Danielle Thiéry, born in 1947, comes from a long line of Burgundy farmers. Her mother was a stay-at-home mother, and her father was a policeman and taught martial arts. While studying classics, law and psychology, she trained as a counselor for troubled children, studies that first led to her interest in law enforcement. She joined France’s police force in 1969, one of the first women ever admitted, and went head-first into the task, determined to show that women could thrive in this man’s world.
She began her career in Lyon, where she was assigned successively to child protection, drug enforcement (becoming head of the squad at 25 years old), and the vice squad, gaining notice for her success in these fields that had previously been closed to women. In 1976 she became one of the first women to reach the rank of Commissary, an achievement that was widely covered in the French press. In the following years, transport security became Danielle’s specialty – developing an expertise in anti-terrorist work through experience with border surveillance, airport services (as chief of police at Lyon Airport), and the railroad police (as head of the national railroad police). She was promoted to Division Commissary in 1991, the first woman in France’s history to reach this rank.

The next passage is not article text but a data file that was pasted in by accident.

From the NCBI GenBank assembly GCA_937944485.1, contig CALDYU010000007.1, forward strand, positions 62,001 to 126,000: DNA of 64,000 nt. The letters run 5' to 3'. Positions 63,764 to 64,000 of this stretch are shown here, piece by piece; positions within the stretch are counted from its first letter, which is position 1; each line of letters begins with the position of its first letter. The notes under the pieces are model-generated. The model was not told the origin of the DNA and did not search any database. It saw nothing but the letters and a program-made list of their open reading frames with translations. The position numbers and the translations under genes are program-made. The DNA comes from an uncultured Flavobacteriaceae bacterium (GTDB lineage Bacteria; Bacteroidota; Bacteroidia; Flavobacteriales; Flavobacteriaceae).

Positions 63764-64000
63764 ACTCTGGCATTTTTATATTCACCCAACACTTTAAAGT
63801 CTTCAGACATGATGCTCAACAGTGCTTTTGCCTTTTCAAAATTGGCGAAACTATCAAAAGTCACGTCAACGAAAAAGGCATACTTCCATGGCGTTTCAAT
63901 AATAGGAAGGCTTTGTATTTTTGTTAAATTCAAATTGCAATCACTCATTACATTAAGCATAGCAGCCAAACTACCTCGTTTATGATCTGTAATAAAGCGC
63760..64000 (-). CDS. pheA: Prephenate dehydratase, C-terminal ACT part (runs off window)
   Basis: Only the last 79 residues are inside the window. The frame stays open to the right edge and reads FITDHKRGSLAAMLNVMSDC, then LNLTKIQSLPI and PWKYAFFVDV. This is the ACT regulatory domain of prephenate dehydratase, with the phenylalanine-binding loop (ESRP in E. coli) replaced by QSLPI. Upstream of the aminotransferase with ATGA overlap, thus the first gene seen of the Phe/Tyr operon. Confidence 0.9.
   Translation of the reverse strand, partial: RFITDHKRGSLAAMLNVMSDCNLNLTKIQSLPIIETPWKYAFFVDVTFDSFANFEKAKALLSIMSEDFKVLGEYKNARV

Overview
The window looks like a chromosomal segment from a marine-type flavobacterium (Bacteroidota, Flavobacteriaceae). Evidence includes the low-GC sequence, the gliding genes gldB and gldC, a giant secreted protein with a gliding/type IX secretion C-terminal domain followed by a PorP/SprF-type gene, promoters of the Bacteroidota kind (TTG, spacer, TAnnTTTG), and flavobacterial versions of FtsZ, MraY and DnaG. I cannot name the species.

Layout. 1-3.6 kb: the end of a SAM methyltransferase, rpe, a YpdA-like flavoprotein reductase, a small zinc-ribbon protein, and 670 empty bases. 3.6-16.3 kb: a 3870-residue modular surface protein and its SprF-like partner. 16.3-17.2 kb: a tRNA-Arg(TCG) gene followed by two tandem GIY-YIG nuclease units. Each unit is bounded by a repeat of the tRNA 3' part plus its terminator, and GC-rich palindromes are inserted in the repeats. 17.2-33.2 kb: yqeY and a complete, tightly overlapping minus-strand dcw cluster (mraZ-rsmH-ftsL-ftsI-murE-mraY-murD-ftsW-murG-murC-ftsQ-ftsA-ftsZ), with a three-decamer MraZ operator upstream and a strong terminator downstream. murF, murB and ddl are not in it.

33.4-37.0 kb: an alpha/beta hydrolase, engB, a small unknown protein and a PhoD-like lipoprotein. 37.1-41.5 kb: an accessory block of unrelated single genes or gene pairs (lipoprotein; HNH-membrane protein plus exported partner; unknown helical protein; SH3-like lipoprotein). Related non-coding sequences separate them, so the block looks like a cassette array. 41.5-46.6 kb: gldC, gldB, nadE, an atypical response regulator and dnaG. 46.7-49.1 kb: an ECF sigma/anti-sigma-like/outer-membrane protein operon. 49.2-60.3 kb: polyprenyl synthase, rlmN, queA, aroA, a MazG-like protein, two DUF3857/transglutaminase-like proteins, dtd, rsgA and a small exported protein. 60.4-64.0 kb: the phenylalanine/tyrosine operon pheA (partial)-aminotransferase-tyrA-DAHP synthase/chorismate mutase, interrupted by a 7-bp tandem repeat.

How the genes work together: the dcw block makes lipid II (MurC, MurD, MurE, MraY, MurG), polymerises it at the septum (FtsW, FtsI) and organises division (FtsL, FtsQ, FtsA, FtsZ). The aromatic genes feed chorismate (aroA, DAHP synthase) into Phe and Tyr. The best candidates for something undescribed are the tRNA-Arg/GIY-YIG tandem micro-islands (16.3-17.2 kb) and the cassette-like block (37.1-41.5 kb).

After leaving the police force, Danielle was hired as a safety and security consultant for Air France, France Telecom, and France’s Postal Service.
Having always been a great lover of reading, and thrillers in particular, it was while she worked on a French TV series based on her life story that Danielle developed a passion for writing. She has since written for other TV series and telefilms.
Danielle is the author of 25 books, for which she has received several awards – notably the prestigious Quai des Orfèvres prize for Des Clous dans le cœur in 2013. She also writes non-fiction about the French police force, and criminal cases from history.
A fan of American detective stories and their dark atmospherics, Danielle’s books shed light on the real-life experience of police officers who see the worst of humanity every day and depend on one another for survival.